As a pop musician and a Southerner, it didn’t take long for Big Star to show up on my radar. Friends turned me on to #1 Record and Radio City, and I have been obsessed ever since. Third/Sister Lovers, however, was a different story. Like so many others, I had all but overlooked the album. That changed a year ago, when Chris Stamey asked me to be a part of a show he was planning. That show became a fully orchestrated live performance of Third, which debuted in North Carolina last year and this past weekend was performed in New York by an all-star cast.
As I studied the album and heard the stories of those who lived through the making of it, I found that the collection of songs resonate with me as few others had ever done. Now, I see Third as one of the most important records ever made, a guidepost in making music that comes from an honest place. Here is my journal from the week’s events:
Thursday, March 24, 2011
4:30 a.m.: Wake up and get packed. Seriously starting to regret staying up late watching Portlandia clips on Hulu.
6:00 a.m.: Meet up with member of the show’s orchestra and friend/ producer Jeff Crawford and leave Durham, N.C. to begin the rainy drive north.
3:00 p.m.: Welcome to New Jersey.
4:00 p.m.: Arrive in Lower East Side for a duet show with Jeff. We’re joined by Django Haskins, leader of NC’s The Old Ceremony and singer/ emcee for Big Star Third. Spend the evening playing songs and hanging out with friends in town for the weekend show. Find a place to watch the NCAA tournament and call it a night.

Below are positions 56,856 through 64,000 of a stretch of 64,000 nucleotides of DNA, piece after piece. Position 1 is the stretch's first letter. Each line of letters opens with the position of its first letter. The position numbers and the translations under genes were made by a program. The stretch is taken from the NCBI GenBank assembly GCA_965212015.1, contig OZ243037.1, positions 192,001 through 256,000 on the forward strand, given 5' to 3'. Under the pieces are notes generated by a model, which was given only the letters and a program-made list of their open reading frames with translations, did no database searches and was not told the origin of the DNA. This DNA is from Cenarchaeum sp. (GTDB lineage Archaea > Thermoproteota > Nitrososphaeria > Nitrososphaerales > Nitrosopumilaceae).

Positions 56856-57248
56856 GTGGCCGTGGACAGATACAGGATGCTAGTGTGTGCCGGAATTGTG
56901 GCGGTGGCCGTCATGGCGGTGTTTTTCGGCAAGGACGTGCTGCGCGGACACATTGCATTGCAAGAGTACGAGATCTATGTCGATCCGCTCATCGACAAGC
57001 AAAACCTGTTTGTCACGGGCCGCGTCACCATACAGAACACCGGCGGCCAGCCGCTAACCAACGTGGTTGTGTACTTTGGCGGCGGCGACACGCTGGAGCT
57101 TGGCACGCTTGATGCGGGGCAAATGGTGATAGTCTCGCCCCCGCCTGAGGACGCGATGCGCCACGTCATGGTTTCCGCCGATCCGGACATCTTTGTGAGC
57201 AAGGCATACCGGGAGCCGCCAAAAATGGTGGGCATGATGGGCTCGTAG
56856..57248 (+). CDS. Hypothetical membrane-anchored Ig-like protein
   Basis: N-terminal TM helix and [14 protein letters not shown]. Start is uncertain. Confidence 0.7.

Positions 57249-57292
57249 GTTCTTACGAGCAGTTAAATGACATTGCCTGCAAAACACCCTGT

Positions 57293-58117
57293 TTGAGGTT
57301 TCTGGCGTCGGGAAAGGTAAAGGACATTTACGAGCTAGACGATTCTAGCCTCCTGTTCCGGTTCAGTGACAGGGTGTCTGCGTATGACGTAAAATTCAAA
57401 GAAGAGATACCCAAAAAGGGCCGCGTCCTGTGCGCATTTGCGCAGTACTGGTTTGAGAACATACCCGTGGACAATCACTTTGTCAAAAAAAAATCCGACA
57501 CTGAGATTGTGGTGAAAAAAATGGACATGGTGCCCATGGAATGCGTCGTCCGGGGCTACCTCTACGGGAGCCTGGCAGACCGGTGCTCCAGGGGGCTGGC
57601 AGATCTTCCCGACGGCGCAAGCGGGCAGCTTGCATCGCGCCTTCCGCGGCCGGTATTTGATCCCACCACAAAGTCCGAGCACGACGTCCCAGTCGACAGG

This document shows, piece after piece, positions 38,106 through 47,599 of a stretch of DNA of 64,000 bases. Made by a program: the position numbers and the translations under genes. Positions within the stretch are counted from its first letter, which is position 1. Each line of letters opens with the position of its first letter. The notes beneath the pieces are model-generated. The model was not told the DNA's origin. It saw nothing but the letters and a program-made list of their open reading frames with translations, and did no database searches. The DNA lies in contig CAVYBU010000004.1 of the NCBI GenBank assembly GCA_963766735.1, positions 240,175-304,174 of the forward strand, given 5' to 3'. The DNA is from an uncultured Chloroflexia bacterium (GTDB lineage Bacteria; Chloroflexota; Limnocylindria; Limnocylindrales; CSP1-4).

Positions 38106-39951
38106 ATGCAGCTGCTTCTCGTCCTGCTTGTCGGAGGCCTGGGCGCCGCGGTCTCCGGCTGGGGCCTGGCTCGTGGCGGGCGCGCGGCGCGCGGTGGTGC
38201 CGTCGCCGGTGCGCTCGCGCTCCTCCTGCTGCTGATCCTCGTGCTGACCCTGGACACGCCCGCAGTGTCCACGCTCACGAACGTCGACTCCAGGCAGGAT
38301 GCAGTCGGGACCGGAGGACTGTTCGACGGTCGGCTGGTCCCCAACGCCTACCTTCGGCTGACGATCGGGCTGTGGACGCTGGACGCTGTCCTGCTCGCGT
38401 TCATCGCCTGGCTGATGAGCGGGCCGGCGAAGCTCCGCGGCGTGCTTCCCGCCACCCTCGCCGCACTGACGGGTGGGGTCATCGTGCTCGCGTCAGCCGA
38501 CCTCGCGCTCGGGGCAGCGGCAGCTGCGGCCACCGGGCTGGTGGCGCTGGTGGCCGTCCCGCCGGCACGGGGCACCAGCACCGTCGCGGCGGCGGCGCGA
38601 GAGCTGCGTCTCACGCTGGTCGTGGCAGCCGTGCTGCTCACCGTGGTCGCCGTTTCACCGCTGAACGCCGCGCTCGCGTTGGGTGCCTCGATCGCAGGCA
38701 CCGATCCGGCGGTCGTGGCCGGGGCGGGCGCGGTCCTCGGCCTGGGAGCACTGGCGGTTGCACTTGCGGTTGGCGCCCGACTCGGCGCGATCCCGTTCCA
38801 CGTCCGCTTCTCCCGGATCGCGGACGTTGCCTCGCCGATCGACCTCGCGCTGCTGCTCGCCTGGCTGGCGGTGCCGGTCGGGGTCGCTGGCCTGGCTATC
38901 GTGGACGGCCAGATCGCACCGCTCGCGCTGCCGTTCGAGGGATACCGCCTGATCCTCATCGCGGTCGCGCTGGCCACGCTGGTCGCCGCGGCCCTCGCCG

Friday, March 25, 2011
9:00 a.m.: Morning off. It’s a balmy 30 degrees. It was 85 degrees when I left home. Take a cold but beautiful walk through Central Park and visit some favorite haunts on the Upper West Side.
6:00 p.m.: Arrive at the rehearsal studio, where the band — including Jody Stephens, Mike Mills, Chris Stamey, and Mitch Easter — is already at work. On keys is Charles Cleaver, who masterfully handles the complex piano parts that were played by the legendary Jim Dickinson. Django and I take turns standing in for the guest vocalists. Despite rehearsing since early in the afternoon, the band maintains a relaxed yet focused demeanor as stories and jokes fly around the room. Yet as each song is counted in, there is an intensity in the performances that makes each take chilling.
9:45 p.m.: Michael Stipe arrives, and we launch into the beautifully haunting “Kangaroo” and “The Letter,” Alex Chilton’s hit with the Box Tops and our show’s finale. Rehearsal ends at 11 p.m., and I head to Brooklyn for the night.
Saturday, March 26, 2011
1:00 p.m.: Arrive at Baruch College’s Mason Hall, already a blur of activity. Sound check is going on, and for the first time the entire ensemble is present, including the expanded orchestra. Film crews for an upcoming Big Star documentary move about the hall, finding the best spots to capture every moment. I wait to rehearse my parts and watch as Matthew Sweet and Ira Kaplan of Yo La Tengo run through “Big Black Car” and “Take Care” with the orchestra. Meanwhile, Norman Blake of Teenage Fanclub and Tift Merritt sit in the front row of the hall, running through a stunning version “Thirteen.” Even with additional players and singers, the same sense of excitement and camaraderie present at last year’s North Carolina performances exists here. Everyone seems nearly giddy at the opportunity to present these songs alongside those who share a love of this music.